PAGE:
radiation

noun
ra·di·a·tion | \ˌrā-dē-ˈā-shən \

Definition of radiation 

1a : the action or process of radiating

b : the process of emitting radiant energy in the form of waves or particles

c(1) : the combined processes of emission, transmission, and absorption of radiant energy

(2) : the transfer of heat by radiation — compare conduction, convection

2a : something that is radiated

b : energy radiated in the form of waves or particles

3 : radial arrangement

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Other Words from radiation

radiational \ˌrā-dē-ˈā-shnəl, -shə-nᵊl \ adjective
radiationless \ˌrā-dē-ˈā-shən-ləs \ adjective
radiative \ˈrā-dē-ˌā-tiv \ adjective

Examples of radiation in a Sentence

She was exposed to high levels of radiation. He goes in for radiation next week. the sun's radiation of heat
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Recent Examples on the Web

The senator, 81, underwent chemotherapy and radiation treatment last summer, and has remained in Arizona for the past seven months. Yvonne Wingett Sanchez, azcentral, "A year after John McCain's cancer diagnosis, Cindy McCain expresses gratitude to caregivers," 13 July 2018 Debra Puffer, a 61-year-old resident of Rome, N.Y., was diagnosed with glioblastoma in 2014 and was treated with surgery, chemo, and radiation. Washington Post, BostonGlobe.com, "Polio virus treatment increased survival in patients with deadly brain tumors, study shows," 26 June 2018 But only some of their energy is channeled into such radiation, making supernovae somewhat inefficient killers. Adam Mann, Science | AAAS, "Dark energy’s weakness may be why supernovae didn’t kill us all," 4 May 2018 But black holes produce their own radiation, especially high-energy X-rays and gamma-rays, which shoot out from the star in the form of tightly collimated... Newsweek, "Analysis," 14 Mar. 2018 Cued by IceCube, the Antarctic detector, the orbiting Fermi Gammaray Space Telescope found that the neutrino likely came from a far off blazar, a hugely bright source of radiation powered by a supermassive black hole. Daniel Clery, Science | AAAS, "Ghostly particle caught in polar ice ushers in new way to look at the universe," 12 July 2018 These unusual subatomic particles are almost impossible to detect because they usually are unaffected by normal matter, radiation or gravity. Robert Lee Hotz, WSJ, "Scientists Track Neutrinos Through Ice to Their Source in the Cosmos," 12 July 2018 Chemo and radiation followed, and de Castro worked remotely while flying back and forth between New York and L.A. for several months. Colleen Leahey Mckeegan, Marie Claire, "The Business of Feeling Good," 11 July 2018 Genomic changes typically arise from rare errors during cell replication, or from exposure to carcinogens or radiation. Robert Martone, Scientific American, "Early Life Experience: It’s in Your DNA," 10 July 2018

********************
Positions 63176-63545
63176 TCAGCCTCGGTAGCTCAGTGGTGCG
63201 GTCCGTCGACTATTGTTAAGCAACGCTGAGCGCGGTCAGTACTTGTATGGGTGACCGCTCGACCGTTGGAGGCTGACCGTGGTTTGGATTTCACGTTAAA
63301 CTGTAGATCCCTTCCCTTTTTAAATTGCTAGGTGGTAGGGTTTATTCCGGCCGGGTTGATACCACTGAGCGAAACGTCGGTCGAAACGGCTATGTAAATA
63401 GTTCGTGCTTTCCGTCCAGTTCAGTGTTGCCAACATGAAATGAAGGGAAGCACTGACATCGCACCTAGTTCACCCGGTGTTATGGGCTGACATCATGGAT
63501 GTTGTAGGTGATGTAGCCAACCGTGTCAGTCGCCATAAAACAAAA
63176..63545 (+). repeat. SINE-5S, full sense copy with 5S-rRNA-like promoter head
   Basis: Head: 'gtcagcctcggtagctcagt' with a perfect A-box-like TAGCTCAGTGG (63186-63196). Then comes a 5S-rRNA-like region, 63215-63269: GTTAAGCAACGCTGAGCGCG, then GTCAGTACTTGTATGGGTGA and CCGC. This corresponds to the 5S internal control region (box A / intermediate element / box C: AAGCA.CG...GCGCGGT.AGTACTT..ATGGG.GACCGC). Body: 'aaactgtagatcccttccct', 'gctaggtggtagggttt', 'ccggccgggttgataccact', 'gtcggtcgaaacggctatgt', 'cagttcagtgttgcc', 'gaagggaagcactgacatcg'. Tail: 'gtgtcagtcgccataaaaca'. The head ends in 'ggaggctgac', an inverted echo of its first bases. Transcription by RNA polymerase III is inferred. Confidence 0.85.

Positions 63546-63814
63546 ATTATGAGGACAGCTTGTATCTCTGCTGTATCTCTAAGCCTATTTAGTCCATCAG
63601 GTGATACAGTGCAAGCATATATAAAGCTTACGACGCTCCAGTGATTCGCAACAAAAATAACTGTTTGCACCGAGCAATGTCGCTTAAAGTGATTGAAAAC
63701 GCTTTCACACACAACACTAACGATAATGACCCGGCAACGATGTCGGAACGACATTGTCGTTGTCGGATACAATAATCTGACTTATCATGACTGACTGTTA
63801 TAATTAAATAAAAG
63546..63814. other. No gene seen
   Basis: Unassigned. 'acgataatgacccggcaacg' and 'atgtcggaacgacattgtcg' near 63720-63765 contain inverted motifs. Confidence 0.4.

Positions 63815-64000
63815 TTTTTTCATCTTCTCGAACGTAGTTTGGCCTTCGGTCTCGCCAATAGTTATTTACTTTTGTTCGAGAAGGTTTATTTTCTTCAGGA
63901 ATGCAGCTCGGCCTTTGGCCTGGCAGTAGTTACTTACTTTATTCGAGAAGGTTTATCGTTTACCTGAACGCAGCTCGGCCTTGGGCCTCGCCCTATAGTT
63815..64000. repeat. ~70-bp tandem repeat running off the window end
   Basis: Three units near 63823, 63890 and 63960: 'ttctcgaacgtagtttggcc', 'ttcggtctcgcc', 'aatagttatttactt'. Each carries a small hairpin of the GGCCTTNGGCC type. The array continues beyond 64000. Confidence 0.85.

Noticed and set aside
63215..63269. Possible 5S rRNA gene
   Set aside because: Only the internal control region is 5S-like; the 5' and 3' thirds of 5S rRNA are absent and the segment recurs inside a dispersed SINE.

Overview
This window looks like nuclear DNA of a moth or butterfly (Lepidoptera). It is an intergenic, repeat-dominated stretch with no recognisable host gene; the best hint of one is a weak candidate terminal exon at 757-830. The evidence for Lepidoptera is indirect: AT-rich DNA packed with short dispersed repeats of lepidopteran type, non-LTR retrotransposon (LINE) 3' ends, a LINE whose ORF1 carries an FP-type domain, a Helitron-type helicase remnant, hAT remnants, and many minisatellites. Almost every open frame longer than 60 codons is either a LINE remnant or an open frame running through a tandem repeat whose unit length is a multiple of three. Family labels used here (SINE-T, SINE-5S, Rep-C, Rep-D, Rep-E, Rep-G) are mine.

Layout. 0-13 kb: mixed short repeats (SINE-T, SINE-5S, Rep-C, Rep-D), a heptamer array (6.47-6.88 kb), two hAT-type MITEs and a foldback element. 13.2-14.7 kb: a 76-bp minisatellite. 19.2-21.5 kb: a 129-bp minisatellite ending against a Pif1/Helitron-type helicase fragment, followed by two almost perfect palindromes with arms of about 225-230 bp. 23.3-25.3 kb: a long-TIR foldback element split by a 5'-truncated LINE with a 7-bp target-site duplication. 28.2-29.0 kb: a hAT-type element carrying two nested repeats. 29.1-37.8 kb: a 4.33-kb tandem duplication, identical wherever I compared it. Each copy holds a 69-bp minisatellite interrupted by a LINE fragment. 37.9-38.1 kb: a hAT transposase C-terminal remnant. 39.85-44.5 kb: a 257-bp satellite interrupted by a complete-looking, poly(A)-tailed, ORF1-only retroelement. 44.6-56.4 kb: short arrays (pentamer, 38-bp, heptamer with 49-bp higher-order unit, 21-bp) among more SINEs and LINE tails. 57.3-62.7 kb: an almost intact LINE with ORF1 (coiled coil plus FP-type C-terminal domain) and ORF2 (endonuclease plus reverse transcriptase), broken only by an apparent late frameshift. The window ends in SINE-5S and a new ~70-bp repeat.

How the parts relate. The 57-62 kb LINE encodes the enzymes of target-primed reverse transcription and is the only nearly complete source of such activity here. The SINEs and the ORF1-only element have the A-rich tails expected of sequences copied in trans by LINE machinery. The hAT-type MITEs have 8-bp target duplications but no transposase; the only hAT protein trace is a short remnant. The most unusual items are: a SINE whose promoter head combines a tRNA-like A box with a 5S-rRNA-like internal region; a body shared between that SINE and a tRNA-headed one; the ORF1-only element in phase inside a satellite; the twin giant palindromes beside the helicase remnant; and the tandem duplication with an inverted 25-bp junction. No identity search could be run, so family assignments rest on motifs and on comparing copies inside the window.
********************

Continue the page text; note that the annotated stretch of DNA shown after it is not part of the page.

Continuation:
These example sentences are selected automatically from various online news sources to reflect current usage of the word 'radiation.' Views expressed in the examples do not represent the opinion of Merriam-Webster or its editors. Send us feedback.

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First Known Use of radiation

15th century, in the meaning defined at sense 1a

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Statistics for radiation

Last Updated

8 Oct 2018

Look-up Popularity

Time Traveler for radiation

The first known use of radiation was in the 15th century

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More Definitions for radiation

radiation

noun

English Language Learners Definition of radiation

: a type of dangerous and powerful energy that is produced by radioactive substances and nuclear reactions

medical : the use of controlled amounts of radiation for the treatment of diseases (such as cancer)

: energy that comes from a source in the form of waves or rays you cannot see

radiation

noun
ra·di·a·tion | \ˌrā-dē-ˈā-shən \

Kids Definition of radiation

1 : the process of giving off energy in the form of waves or particles

2 : something that is radiated (as light or X-rays)

radiation

noun
ra·di·a·tion | \ˌrād-ē-ˈā-shən \

Medical Definition of radiation 

1 : energy radiated in the form of waves or particles

2a : the action or process of radiating with radiation of the pain there may be tenderness over the sciatic nerve— J. A. Key

b(1) : the process of emitting radiant energy in the form of waves or particles

(2) : the combined processes of emission, transmission, and absorption of radiant energy

3 : a tract of nerve fibers within the brain especially : one concerned with the distribution of impulses arising from sensory stimuli to the relevant coordinating centers and nuclei the optic radiations

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